Australia to expand quarantine facility amid fears of Covid vaccine disruption. The Australian government has played down fears the vaccine rollout could be disrupted by Italy’s move to block exports to Australia, and has flagged plans to expand the Howard Springs quarantine facility for returning travellers by May.
WHO to scrap interim report on virus origins – report. The Wall Street Journal reports that a World Health Organization team investigating Covid’s origins is planning to scrap an interim report on its recent mission to China amid mounting tensions between Beijing and Washington over the investigation and an appeal from one international group of scientists for a new inquiry.
Japan to extend Tokyo state of emergency. The Japanese government plans to extend a state of emergency for Tokyo and three neighbouring prefectures to combat Covid until March 21, two weeks longer than originally scheduled, Economy Minister Yasutoshi Nishimura said on Friday.
Australia says Italy’s block on AstraZeneca vaccine frustrating but not crucial. The Australian government on Friday expressed frustration at Italy’s decision to block a shipment of AstraZeneca’s Covid vaccine, but stressed it would not affect the rollout of Australia’s inoculation program.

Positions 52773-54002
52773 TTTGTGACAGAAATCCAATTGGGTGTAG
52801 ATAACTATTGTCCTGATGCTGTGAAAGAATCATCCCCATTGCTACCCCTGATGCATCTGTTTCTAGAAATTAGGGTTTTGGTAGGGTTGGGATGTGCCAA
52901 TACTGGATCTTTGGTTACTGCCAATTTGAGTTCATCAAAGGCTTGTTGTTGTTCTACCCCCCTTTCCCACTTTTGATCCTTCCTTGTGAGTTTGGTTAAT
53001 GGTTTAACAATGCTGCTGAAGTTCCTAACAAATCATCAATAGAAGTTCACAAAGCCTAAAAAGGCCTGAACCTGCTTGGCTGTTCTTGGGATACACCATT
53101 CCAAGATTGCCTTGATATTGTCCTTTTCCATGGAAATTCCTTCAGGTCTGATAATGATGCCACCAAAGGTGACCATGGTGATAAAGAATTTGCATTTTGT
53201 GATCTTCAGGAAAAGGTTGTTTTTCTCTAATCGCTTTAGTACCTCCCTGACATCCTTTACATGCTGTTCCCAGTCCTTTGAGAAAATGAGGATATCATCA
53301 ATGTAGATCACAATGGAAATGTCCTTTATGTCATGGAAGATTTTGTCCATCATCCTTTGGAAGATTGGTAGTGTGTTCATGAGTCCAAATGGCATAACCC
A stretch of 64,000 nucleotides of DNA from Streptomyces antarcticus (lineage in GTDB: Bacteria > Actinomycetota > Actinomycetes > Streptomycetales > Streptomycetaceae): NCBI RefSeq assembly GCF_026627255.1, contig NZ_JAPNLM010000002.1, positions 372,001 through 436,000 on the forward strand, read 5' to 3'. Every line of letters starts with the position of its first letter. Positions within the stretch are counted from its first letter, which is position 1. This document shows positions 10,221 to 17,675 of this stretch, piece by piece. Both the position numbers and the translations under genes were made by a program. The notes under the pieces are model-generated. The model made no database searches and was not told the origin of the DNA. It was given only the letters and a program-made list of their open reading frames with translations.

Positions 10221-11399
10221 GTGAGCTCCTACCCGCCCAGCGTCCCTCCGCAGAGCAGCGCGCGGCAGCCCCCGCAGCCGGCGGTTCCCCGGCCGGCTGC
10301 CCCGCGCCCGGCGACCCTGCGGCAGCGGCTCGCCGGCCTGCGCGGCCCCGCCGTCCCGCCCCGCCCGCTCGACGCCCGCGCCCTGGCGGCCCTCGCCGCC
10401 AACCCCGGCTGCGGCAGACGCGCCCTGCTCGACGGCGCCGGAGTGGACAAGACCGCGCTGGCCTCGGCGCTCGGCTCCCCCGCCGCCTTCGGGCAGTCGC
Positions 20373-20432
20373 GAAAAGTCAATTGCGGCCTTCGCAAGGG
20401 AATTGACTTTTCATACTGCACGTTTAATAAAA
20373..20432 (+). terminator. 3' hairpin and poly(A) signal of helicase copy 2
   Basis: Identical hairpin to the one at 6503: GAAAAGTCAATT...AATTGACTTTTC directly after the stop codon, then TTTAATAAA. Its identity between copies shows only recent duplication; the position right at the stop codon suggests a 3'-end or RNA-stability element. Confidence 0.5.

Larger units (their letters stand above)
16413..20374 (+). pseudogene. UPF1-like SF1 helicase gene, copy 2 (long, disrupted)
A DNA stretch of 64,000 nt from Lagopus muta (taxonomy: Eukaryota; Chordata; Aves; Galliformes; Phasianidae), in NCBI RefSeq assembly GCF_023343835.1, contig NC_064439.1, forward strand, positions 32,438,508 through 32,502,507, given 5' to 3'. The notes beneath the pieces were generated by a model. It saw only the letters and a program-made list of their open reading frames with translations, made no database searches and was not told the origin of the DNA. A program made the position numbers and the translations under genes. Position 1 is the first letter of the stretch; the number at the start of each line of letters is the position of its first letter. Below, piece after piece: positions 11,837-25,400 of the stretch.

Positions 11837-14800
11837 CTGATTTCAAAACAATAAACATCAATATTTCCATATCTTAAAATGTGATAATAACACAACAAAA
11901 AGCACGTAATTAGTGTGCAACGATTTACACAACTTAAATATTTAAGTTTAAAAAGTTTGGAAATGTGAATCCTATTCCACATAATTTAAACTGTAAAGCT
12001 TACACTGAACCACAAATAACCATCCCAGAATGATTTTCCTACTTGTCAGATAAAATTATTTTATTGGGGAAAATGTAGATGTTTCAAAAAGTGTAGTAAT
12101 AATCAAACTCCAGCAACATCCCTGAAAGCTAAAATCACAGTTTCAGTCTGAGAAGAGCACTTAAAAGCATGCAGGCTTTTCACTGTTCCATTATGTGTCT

China pledges to develop vaccines to cope with major infectious disease, part of its flurry of efforts to boost the competitiveness of its manufacturing sector, the government said on Friday in its development plan for 2021-2025.
Clea Skopeliti’s UK Covid live blog is now up and running. You can follow that here:
Paris will not be put under weekend lockdowns, the French prime minister, Jean Castex, announced at his weekly Covid-19 round-up on Thursday evening, reports the Guardian’s Paris correspondent, Kim Willsher.
The news came as a relief to Parisians, who feared they were heading for yet another restriction after the city and surrounding areas became one of more than 20 French departments on high alert following a rise in coronavirus contaminations and deaths. City mayor Anne Hidalgo had vigorously argued against a weekend lockdown, saying it was “inhumane” not to allow residents, many of them living in small flats, to spend time outside.
Nice, in the south of France, and Dunkirk, in the north, remain under weekend lockdown, which has been extended to the department around the Channel port.
The whole of France remains under a daily 6pm to 6am curfew.
Castex also announced a speeding up of France’s much-criticised vaccine rollout with pharmacies being allowed to vaccinate from 15 March. Vaccines will even be administered at weekends, he said, in the hope of getting 30 million French people inoculated by the summer.